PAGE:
CT. Drinking Law


Connecticut’s New Underage Drinking Law


On October 1, 2006 a new law will hit the books to toughen up CT’s stance on Underage Drinking.  This bill simply makes it illegal for minors to possess alcohol ANYWHERE whether it’s public or private property.  It also makes it clear that adults cannot continue to allow this behavior to take place and empowers them to halt such activity if they see it happening on their own property.

Why did we need this law?

Prior to this bill being enacted it was illegal for minors to possess alcohol on any street, highway, or place open to the public which excluded any private property areas.

It was also illegal for anyone to provide alcohol to a minor, however more often than not we are seeing people host house parties, or youth having “BYOB” parties where minors are consuming alcohol and no one is at fault for providing.

Are the police going to bust down my door?

This new law does not give the police the right to violate your constitutional rights.  Unfortunately police are already at a majority of these parties for other complaints (parking, noise, assaults) however, once they are there, they are at a loss because they cannot address the real problem, which is underage drinking.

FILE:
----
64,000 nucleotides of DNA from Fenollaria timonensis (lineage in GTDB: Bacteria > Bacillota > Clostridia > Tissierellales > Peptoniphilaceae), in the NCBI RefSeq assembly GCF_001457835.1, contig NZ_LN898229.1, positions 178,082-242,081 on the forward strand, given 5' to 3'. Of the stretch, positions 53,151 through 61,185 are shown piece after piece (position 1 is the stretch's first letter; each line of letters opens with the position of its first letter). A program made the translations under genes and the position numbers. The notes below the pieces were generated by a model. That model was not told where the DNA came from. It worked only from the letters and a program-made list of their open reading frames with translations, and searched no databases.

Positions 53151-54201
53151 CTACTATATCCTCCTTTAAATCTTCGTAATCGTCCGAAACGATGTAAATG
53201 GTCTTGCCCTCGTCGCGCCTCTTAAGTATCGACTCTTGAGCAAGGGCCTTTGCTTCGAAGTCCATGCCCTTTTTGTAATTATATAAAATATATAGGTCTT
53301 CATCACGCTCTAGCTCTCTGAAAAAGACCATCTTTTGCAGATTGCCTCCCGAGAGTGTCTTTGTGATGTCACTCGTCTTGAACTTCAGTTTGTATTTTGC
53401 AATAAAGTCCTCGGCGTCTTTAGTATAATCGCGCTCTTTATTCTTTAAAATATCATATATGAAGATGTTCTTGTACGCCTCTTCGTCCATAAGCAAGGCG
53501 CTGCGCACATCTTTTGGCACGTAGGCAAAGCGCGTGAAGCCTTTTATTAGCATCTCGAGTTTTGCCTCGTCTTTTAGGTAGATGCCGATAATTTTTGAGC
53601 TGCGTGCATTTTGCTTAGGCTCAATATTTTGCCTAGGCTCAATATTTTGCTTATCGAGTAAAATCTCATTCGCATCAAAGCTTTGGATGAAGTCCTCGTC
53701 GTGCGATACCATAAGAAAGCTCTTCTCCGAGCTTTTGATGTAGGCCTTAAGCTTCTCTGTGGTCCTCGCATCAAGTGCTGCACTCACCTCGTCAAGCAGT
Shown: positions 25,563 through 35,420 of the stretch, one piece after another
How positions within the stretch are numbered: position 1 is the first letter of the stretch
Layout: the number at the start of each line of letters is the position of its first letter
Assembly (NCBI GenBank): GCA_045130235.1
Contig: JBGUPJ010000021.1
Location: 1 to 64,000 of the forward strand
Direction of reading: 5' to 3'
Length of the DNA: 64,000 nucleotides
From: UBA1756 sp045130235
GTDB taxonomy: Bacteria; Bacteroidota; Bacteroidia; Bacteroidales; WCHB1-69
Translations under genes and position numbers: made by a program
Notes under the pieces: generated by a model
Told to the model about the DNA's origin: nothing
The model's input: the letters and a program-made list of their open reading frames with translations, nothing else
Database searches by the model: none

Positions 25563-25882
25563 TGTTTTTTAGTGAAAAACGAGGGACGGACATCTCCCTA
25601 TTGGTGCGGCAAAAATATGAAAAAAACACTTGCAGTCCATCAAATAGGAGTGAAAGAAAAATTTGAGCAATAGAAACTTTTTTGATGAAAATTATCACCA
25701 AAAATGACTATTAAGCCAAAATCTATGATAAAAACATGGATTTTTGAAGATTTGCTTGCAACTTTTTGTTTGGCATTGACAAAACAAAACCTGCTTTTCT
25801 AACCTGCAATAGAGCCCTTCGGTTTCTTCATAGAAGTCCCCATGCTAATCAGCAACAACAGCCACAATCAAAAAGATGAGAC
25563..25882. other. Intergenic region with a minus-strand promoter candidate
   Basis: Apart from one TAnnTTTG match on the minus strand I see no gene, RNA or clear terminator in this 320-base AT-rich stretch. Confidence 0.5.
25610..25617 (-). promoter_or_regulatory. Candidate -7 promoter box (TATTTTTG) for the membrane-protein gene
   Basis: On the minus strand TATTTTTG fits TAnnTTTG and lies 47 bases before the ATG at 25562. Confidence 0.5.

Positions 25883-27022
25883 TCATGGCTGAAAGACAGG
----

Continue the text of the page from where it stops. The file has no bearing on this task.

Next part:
What is the penalty?

The penalty for hosting a party, or allowing minors to consume alcohol is:

First offense: An infraction resulting in a fine ranging between $74-$136

Subsequent offenses: misdemeanor (a fine no more than $500, or imprisoned no more than 1 year, or both).

The penalty for minor possessing alcohol ANYWHERE:

First offense: An infraction resulting in a fine ranging between $74-$136

Subsequent offenses: A fine ranging between $200-$500

You can’t tell me what to do with my own kids:

Current law permits parents, legal guardians, or spouses over the age of 21 to provide alcohol to their own child, this law will not change that.  There is also an exemption for anyone observing religious services.

Final thought:

This new law sends a consistent message that underage drinking will not be tolerated, and both youth and adults will be held accountable for their role in allowing underage drinking to occur.  It also provides immediate reasonable consequences to the violators before a tragedy occurs